The syntax-semantics interface and cross-linguistic variation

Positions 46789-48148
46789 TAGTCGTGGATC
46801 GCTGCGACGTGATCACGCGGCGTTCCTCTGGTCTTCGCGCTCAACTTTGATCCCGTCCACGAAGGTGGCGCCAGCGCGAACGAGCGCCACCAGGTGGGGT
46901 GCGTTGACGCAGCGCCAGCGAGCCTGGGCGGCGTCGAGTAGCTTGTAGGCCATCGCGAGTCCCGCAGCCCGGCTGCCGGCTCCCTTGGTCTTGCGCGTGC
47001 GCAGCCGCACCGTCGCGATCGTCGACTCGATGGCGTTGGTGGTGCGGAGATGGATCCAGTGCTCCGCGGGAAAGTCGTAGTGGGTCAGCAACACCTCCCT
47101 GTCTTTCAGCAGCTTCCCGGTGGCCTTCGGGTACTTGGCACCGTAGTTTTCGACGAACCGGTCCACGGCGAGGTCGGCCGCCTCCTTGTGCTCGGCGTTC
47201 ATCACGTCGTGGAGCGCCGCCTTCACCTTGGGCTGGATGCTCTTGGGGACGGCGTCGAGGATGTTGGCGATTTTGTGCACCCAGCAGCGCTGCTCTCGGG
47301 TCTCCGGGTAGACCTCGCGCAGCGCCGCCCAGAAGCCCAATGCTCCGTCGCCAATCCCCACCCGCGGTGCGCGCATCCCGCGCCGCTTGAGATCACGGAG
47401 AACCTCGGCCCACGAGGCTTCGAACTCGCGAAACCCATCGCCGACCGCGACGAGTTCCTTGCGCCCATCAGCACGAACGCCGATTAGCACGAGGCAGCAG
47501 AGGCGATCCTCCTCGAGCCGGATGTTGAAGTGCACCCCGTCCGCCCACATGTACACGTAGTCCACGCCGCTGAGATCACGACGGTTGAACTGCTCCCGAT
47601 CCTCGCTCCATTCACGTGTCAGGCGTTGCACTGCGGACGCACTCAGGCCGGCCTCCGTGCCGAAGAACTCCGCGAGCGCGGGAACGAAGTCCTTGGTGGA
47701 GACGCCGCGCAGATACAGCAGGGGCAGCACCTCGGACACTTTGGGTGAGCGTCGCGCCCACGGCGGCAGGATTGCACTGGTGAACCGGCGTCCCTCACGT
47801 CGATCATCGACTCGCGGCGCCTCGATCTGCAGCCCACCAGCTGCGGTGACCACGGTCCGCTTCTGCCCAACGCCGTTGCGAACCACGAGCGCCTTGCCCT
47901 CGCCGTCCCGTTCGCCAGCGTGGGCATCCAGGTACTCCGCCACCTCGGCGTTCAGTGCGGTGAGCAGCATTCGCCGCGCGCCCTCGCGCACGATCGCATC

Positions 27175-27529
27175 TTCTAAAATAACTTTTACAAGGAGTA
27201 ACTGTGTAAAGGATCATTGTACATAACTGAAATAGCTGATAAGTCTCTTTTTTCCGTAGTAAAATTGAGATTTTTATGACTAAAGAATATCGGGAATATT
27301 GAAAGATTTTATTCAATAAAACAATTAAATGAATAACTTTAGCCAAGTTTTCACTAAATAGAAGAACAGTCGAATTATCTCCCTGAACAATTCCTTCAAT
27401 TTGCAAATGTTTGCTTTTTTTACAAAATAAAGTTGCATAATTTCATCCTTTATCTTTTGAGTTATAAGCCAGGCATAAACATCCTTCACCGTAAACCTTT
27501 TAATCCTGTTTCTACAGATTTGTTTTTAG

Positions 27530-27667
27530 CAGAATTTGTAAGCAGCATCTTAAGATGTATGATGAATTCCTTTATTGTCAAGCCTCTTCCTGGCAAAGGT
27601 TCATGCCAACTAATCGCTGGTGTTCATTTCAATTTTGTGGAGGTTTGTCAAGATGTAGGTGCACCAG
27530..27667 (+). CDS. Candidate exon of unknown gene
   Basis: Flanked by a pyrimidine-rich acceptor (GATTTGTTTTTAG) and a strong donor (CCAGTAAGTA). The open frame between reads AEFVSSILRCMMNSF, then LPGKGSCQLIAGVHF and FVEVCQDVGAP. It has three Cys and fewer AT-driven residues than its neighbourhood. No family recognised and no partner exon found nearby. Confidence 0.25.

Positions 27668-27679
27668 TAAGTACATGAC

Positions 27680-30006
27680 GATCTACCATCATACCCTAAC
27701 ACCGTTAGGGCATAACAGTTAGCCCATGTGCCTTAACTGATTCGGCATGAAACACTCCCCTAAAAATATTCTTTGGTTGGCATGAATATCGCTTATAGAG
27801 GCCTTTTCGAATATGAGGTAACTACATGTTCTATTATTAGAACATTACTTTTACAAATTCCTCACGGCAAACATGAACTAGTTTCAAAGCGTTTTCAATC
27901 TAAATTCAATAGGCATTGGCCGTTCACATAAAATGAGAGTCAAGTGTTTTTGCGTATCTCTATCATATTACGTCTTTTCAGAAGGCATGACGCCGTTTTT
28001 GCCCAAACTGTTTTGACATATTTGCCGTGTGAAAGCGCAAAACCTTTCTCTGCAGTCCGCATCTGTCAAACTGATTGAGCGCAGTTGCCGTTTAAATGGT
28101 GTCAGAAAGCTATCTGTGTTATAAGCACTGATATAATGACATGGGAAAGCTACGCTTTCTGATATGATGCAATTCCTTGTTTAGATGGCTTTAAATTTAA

The central questions to be addressed in the course are twofold: (i.) How do syntactic structure and compositional modes of semantic interpretation interact in giving rise to the meaning of natural language expressions?; (ii.) To what extent is the observable cross-linguistic variation in semantic interpretation due to syntactic differences, i.e. the presence or absence of certain structural configurations, or to semantic differences, i.e. the (non-) applicability of certain compositional modes of interpretation. Drawing on data from European, African, and North American languages, it is shown that the underlying semantic mechanisms are quite robust cross-linguistically, and that the main sources of cross-linguistic variation are located in the syntactic component, on the one hand, and in the inventory of functional items, on the other. The empirical phenomena discussed include: verb-complement structures, adnominal and adverbial modification, quantification in natural language, universal quantification, indefinite NPs, event semantics, negation, tense and aspect.